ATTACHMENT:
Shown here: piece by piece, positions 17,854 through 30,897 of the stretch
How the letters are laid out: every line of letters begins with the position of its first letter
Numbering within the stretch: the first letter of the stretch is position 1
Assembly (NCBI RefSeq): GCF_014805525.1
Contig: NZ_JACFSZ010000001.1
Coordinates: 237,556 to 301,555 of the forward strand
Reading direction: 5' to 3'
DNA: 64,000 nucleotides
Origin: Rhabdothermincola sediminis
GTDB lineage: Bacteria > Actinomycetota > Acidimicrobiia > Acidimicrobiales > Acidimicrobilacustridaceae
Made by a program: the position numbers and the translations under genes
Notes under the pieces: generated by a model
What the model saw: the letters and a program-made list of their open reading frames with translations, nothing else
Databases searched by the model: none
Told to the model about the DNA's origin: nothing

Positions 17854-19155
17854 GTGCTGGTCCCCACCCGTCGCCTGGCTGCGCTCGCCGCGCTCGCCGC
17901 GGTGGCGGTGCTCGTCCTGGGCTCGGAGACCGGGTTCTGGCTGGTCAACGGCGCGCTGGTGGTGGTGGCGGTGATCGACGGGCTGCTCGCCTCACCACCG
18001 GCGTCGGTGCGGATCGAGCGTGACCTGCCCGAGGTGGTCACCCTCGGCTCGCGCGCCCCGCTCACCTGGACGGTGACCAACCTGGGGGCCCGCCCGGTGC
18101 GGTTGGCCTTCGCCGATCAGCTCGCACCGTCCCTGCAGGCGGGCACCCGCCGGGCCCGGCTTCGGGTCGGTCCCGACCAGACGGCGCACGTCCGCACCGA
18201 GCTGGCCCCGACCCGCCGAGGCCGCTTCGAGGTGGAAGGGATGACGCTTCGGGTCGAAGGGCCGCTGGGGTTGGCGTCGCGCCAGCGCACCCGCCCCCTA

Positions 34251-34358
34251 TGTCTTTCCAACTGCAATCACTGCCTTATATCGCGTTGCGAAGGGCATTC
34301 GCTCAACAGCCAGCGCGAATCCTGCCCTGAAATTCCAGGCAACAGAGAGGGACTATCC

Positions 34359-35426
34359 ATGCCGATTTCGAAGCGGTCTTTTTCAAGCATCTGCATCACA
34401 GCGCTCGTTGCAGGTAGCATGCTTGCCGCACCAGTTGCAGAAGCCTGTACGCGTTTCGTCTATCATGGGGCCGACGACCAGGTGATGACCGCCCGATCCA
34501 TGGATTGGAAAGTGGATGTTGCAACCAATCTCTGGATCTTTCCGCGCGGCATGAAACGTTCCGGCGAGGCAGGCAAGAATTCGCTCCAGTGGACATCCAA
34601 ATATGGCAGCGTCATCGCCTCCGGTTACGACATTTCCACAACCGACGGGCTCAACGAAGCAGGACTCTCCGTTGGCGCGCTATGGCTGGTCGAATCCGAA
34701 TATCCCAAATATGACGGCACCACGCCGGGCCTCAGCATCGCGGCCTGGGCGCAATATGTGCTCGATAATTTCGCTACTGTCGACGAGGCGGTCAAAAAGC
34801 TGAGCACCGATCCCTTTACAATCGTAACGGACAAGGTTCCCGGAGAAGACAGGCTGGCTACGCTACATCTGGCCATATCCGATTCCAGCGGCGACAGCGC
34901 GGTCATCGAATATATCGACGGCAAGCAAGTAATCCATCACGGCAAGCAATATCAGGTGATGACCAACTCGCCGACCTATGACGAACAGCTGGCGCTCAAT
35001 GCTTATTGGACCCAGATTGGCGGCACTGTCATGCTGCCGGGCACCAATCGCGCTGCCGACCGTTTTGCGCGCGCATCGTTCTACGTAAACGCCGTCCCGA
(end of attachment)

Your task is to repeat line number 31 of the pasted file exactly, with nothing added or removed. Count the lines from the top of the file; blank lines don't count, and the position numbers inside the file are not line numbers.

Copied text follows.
34801 TGAGCACCGATCCCTTTACAATCGTAACGGACAAGGTTCCCGGAGAAGACAGGCTGGCTACGCTACATCTGGCCATATCCGATTCCAGCGGCGACAGCGC